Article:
El Estanquillo Museum
The Emerald building, home of the museum, has four floors, where 3 of them house the gallery, and the last one is used for office space and a terrace. The exhibit consists of more than 12,000 items, ranging from model boards, piggy-banks, toys, photographs, lithographs, engravings, cartoons and a wide range of miscellaneous items.
Although the museum owns a huge number of objects, it only displays those that match the theme of the current exhibit. In recent times it has presented, in order of appearance: model boards, toys, miniatures, comics and more, just to provide a glimpse on the vastness and the many genres of the collection.
Another past exhibit that was well received was "De San Garabato al Callejón del Cuajo” (From St. Scribble to the passageway of Rennet)." It was a sample of the work of two of the greatest cartoonists and critics of the Mexican society, Eduardo del Rio "Rius" (creator of Los Supermachos and Los Agachados) and Gabriel Vargas (who passed away on February 25th, 2010), the mastermind behind the happenings of the Burrón Family. Due to the enormous amount of cartoons, the exhibition floor was divided, provided one area for each artist. It also included portraits about the life of the cartoonists.
"Lo Oculto y lo Expuesto” (The Hidden and the Exposed) was a well deserved tribute to the actor "Tin Tan", covering both his film career and his private life. Some of his movies were also shown on that occasion.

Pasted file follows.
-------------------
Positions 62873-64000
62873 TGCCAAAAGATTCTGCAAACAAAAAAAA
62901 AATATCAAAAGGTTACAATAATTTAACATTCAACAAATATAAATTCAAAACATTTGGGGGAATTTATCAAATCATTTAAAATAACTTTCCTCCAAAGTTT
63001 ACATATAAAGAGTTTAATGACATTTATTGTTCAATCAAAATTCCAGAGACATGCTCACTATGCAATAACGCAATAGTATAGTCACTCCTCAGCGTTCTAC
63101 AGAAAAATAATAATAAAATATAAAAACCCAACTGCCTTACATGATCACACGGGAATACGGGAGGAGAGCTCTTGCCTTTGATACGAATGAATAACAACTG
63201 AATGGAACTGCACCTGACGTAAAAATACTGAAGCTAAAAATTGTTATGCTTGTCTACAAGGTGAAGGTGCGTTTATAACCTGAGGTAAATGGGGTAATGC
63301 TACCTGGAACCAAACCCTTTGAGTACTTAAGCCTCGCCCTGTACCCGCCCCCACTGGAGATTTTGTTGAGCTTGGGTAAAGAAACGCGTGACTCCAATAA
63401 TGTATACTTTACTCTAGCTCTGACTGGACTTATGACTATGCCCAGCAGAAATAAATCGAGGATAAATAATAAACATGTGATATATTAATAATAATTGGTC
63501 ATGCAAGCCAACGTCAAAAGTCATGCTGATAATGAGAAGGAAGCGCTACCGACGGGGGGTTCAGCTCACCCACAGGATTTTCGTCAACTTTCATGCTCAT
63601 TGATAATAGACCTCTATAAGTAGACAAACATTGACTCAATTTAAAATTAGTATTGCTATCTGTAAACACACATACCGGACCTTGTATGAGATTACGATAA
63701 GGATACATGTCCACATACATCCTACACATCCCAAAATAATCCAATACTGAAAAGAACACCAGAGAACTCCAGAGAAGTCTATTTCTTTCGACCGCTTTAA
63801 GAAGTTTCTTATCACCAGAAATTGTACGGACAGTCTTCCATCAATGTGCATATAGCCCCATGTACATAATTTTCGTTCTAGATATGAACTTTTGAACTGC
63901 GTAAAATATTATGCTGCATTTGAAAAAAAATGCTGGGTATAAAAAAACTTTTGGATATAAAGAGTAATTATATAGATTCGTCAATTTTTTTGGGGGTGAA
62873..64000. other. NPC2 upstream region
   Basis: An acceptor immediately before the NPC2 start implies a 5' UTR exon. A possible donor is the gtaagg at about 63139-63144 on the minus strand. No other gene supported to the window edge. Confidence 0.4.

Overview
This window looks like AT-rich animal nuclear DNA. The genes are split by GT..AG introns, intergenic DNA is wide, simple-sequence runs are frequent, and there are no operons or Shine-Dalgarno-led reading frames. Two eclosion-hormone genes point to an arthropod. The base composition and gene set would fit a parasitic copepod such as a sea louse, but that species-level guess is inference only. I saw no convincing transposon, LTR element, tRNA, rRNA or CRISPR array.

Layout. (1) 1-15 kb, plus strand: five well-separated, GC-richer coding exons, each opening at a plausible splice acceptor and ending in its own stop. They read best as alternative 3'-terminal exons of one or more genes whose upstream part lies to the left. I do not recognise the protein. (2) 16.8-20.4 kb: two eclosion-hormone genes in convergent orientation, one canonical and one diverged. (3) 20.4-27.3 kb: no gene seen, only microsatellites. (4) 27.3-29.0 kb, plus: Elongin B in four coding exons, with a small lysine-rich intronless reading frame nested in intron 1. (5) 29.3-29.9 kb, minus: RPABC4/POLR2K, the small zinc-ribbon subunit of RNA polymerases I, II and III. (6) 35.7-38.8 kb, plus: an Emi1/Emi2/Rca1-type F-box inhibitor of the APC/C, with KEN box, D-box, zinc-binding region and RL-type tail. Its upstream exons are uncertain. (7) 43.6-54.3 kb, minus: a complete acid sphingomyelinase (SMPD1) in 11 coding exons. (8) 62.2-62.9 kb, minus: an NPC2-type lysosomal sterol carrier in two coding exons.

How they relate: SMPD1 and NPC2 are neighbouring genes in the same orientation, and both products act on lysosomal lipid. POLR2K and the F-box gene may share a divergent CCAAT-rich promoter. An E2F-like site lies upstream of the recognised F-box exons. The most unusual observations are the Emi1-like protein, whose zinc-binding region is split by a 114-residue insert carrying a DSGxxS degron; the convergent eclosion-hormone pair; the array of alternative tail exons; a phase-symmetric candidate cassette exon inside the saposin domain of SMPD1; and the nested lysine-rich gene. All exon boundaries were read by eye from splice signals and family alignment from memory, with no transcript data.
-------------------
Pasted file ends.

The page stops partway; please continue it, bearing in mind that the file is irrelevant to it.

Nowadays, and in line with the celebrations of the Bicentennial Anniversary of the Mexican Independence and 100 years of the Mexican Revolution, the museum presents "Mexico a través de las causas” Mexico seen through the causes." The idea is to show which have been the reasons for the various armed uprisings, civil wars, and even conflicts with other countries that Mexico has been involved with. Here, we can see more than 800 pieces from the museum with topics ranging from the colony (as a precursor to independence) to the current armed movements, through the stages of the early independent Mexico, The Reform, the French and American Interventions, the Porfiriato, the Revolution, the Oil Expropriation and the present democracy.
The collection preserves the tone of the origin of the museum, as it consists mainly of lithographs, trading cards, cartoons, model boards and the always relevant Monsivais' commentary on the frames that divide each historical period. A highlight is also the set of pictures of Emiliano Zapata, taken in 1914.
The museum has also an audio guide to the exhibit, which you can listen on headphones to avoid disturbing other people.
The fourth floor shows many cartoons drawn by Alberto Isaac. We recommend you read the captions: they are very entertaining and thought-provoking. Finally, we would like to mention that El Estanquillo currently presents the play: “Mujeres por la Independencia” (Women in favor of Independence). It's being shown on Saturdays and Sundays at 11 A.M.
We recommend you to visit this museum on an ongoing basis if you want to get acquainted with the wide range of treasures that it holds. You can get there by subway: it's close to the Zócalo and Allende stations. Also, you can follow the museum's activity on Facebook at http://es-la.facebook.com/people/Museo-del-Estanquillo/100001277850557 and on Twitter at http://twitter.com/m_estanquillo/status/16024911724
Article produced by the Editorial Team of "Explorando Mexico".
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Photo: Lion 05